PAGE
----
California wildfires warn of our changing environment
- California wildfires, specifically the Camp Fire in Northern California, burned through forests and towns in November 2018, killing over 44 people and destroying more than 200,000 acres of land. These fires as well as the hurricanes, volcanoes, and other extreme weather over the past year represent the deadly effects of global warming on the environment.
Led by largely first generation players, France wins their first World Cup in 20 years
- On July 15, France beat Croatia 4-2 in the World Cup final, marking the first win for their country since 1998. Notable of France’s win is the team’s diversity, as some fifteen of the 23 members of the team are of African descent. Although 21 out of the 23 were born in France, many are from immigrant families. Nineteen year old stand-out forward Kylian Mbappé also made history as being the second teenager to ever score in a World Cup final.
Political data firm Cambridge Analytica mishandles fifty million Facebook users data
- When Facebook agreed to allow data firm Cambridge Analytica access to user data, they did so under the agreement of it being for educational use. Yet, in early 2018, it was revealed that Cambridge Analytica used up to around fifty million users’ personal preferences and information for personalized political advertisements and propaganda. This provoked much controversy surrounding Cambridge Analytica’s ties to the US government and Russia.
With voter turnout reaching a 50-year high, Americans elect the most diverse group of congressional representatives ever
- Democrats took control over the House of Representatives in the 2018 midterm elections by flipping 40 seats; this is their largest win in the House of Representatives since the aftermath of the Watergate scandal in 1974. Republicans maintained their control over the Senate by flipping four Senate seats in their favor.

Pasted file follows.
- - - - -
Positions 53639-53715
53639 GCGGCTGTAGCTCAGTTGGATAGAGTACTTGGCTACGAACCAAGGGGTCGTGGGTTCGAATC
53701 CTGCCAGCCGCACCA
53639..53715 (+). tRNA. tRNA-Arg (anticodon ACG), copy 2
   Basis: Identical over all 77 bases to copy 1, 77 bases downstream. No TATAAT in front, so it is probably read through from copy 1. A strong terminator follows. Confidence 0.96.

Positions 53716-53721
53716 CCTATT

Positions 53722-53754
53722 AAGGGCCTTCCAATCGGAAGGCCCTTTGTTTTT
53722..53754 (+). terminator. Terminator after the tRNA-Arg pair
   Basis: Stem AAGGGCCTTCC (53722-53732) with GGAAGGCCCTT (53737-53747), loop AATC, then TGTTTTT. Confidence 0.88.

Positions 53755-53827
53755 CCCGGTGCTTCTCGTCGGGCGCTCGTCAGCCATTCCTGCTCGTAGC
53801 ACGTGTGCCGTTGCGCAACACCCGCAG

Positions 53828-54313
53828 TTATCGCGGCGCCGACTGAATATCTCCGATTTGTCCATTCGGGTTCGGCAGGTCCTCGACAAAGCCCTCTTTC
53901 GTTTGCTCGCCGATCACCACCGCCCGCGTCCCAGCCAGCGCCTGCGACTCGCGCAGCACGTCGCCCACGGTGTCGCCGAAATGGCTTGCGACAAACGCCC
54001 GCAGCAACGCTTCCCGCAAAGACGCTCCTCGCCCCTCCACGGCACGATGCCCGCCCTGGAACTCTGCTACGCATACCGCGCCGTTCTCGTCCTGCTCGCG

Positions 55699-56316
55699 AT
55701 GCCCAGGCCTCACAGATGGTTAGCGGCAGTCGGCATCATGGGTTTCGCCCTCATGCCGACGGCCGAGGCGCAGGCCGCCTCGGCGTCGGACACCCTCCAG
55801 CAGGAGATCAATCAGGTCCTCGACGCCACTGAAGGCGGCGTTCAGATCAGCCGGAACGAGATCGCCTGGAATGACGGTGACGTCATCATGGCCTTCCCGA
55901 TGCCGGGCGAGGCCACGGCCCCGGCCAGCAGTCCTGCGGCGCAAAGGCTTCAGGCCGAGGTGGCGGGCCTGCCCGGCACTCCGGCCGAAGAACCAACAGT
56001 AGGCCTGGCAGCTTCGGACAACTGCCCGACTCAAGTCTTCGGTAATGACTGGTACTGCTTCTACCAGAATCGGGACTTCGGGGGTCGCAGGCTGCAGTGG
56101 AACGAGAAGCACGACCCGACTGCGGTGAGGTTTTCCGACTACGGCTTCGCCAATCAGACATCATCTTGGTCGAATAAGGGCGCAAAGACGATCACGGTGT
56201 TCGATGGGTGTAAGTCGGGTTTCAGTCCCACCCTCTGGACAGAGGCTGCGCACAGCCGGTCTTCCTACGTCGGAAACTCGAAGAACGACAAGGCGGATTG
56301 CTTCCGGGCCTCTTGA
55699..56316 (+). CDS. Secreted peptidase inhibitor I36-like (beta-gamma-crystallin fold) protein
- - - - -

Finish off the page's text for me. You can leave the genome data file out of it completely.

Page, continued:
Young champions of the 2018 Winter Olympics prove themselves against Olympic veterans
- 17-year-old snowboarders Chloe Kim and Red Gerard both took home gold medals for Team USA at the 2018 Winter Olympics in PyeongChang, South Korea. Chloe Kim earned the title of the youngest female snowboarding gold medalist for her performance in the women’s snowboard halfpipe. Despite sleeping through his alarm and losing his jacket, Gerard managed to win gold in men’s slopestyle.
President Trump and Kim Jong Un held a historic summit, marking the first-ever meeting between leaders of the two nations
- President Trump and North Korean dictator Kim Jong Un held a historic summit together in June, marking the first-ever meeting between leaders of the United States and North Korea. In the closed-door meeting, the two discussed denuclearization in North Korea, and the President agreed to remove the US Naval presence near North Korea.